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  • Writer's pictureMurray Wall

Making your #WindowsInsider run better & secure - with Raspberry PI!

Well now that I proved that you can actually run a Raspberry PI with #WindowsInsider 18334.1 While waiting for a new insider build, I am going to tell you how I tweaked it to make it a little bit more useable.

One of the things that is important to understand is that Windows 10 Pro was not really meant to run on this little device. That being said, the Windows Build team via @DonaSarkar has sure made some leaps and bounds in efficient memory management with the new #WindowsInsiders builds. Its amazing when you look at the minimuim specs that Microsoft places on Windows 10:

Processor: 1 gigahertz (GHz) or faster processor or SoC

RAM: 1 gigabyte (GB) for 32-bit or 2 GB for 64-bit

This little Raspberry idles along with just over 560mb of Ram in use with a .6 GHZ proc!

Talk about some tight code to be able to run an operating system in ~560 MB of ram and have it not only function but actually useable. No doubt its slow, but in this actual case I was connected to a RDP session - You can see the actual network traffic on the Ethernet adapter - thanks to @SuperJMN for helping me light the nic! I have been experimenting with how to get the best bang for buck with cpu and ram usage and I would say that the best overall positive thing that I did was go into the Control Panel --> System --> Advanced Systems settings and adjust the performance.

Moving this from letting Windows choose to Adjust for best performance made it jump from a slow crawl to a much more responsive and consistent user experience.

The two other things that I did was to uninstall OneDrive - it was not setup up and it was constantly using system resources. I also stopped the Windows Search service, it was using up lots of disk IO and on a Micro SD card that is slow at the best of times, this alleviated a drain on overall system performance.

In my previous post i mentioned about being able to secure this device for use as a real secure IOT device. One of my use cases for this PI is an IOT device running a full windows stack and having a level of security on it that you can only get from Bitlocker! Now this little unit does not have a TPM chip, but I am pretty sure that will eventually come along - There are ways that you can save the bitlocker key on a USB drive - not ideal but this is a proof of concept to show the device can run fully encrypted! Sure enough I throw bitlocker at the device and it encrypts!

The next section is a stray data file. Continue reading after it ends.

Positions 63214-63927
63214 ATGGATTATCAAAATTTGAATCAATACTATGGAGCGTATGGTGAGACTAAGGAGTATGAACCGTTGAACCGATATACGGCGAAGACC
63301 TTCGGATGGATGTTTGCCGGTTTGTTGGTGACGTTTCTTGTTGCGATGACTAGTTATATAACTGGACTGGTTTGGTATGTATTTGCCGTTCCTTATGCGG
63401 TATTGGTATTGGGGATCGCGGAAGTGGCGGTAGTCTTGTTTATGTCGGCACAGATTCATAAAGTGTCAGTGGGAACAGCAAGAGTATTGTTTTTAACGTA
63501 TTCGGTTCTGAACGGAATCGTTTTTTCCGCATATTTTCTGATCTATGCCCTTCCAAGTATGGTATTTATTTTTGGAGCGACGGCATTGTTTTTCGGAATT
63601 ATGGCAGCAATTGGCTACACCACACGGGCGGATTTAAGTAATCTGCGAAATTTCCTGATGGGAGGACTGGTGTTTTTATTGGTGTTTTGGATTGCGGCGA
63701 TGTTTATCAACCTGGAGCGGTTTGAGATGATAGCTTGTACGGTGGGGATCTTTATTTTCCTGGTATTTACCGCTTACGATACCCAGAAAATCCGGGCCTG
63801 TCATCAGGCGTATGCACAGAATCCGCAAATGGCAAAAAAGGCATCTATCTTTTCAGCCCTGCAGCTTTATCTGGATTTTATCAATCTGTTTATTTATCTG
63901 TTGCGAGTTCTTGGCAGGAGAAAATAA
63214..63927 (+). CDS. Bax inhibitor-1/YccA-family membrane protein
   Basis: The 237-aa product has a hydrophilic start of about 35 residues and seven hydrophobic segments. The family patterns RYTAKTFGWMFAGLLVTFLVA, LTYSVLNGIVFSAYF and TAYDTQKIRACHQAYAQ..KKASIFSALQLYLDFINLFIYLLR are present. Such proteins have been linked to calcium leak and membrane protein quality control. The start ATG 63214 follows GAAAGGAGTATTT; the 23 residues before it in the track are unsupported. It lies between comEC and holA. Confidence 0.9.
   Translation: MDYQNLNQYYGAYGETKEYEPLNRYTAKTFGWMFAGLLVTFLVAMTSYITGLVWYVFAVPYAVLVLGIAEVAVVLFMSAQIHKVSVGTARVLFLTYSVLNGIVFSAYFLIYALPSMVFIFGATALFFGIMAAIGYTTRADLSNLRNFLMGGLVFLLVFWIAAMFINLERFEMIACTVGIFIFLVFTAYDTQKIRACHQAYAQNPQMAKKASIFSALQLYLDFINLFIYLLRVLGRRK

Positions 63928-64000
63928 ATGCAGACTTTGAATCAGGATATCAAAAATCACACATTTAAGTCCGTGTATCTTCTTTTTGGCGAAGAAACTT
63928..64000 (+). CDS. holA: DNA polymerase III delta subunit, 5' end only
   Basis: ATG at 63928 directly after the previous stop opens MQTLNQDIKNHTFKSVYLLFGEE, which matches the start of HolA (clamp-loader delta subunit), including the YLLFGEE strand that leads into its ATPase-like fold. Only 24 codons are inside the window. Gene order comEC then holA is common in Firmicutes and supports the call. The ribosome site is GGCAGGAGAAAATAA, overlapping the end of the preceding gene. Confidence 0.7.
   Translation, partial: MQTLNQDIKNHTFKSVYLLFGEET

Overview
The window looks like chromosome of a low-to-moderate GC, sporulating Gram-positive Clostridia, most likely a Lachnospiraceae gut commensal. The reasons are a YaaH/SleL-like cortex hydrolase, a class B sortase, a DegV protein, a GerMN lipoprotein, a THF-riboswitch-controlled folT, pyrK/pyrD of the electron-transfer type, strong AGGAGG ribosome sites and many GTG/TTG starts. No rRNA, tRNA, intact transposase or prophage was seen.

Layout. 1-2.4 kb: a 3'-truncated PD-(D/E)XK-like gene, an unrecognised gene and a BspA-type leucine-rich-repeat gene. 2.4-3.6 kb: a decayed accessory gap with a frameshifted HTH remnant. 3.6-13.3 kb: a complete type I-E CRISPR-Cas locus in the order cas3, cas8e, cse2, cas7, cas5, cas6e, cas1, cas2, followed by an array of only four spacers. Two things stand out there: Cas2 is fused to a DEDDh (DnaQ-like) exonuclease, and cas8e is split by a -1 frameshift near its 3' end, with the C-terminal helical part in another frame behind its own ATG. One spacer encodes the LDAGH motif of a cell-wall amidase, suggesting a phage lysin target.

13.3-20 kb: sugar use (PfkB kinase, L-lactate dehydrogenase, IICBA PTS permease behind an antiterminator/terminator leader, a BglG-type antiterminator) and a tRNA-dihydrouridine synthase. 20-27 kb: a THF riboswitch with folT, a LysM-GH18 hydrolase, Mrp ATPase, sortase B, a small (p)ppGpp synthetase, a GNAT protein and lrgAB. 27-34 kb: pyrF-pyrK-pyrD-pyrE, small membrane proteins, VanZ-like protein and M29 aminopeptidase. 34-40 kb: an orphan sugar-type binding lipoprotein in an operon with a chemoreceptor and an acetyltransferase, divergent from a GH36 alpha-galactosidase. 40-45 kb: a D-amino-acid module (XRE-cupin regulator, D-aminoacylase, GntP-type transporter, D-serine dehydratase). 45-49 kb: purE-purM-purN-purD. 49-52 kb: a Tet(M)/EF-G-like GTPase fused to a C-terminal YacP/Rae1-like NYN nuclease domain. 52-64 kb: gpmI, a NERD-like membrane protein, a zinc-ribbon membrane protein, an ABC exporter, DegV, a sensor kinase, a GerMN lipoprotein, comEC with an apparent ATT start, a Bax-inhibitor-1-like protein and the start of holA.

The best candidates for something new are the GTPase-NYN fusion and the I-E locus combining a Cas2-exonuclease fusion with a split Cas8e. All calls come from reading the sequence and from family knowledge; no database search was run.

Raspberry PI OS Drive Fully Encrypted!

I wanted to make sure you could go all the way so I chose the AES 256 -

While the device was encrypting, it was quite unusable - much as you would expect, but once the encryption was complete, it got its peppy responsiveness back - in fact the Task Manager screen shot above is from a completely secured and Bitlockered device! Of course the key drive is unencrypted, I left it that way so it could boot without me having to enter a password every time. There are better ways to run this but this makes it useable, a working TPM would complete that aspect of security!

What's next for this little device - Its time to test out some capabilities on my use case list - - Enterprise management via Intune,

- External board sensor monitoring proof of concept

y operating as an IOT device up to Azure IOT Edge or 3rd part JSON service for data collection - Having a full windows stack is going to make this COTS device a gem of an IOT enabler!

Murray @murmanz

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Andrei Warkentin
Andrei Warkentin
Feb 21, 2019

Great article. By the way - you can run the Pi faster. No, this is not about overclocking. 600MHz is the default speed, while the maximum is 1200 for Pi 3 and 1400 for Pi 3 B+. All you need to do is mash ESC at boot to enter UEFI set up, go to Device Manager, Raspberry Pi Configuration, Chipset Configuration, and set CPU Clock to Max.

You will want to use one of those Pi cases that come with small tack-on heatsinks, and I recommend a power supply that can relly can source 2.5A (I use one that claims to give 3A).

Disclaimer: I'm the author of the UEFI firmware powering 64-bit Windows on Pi (

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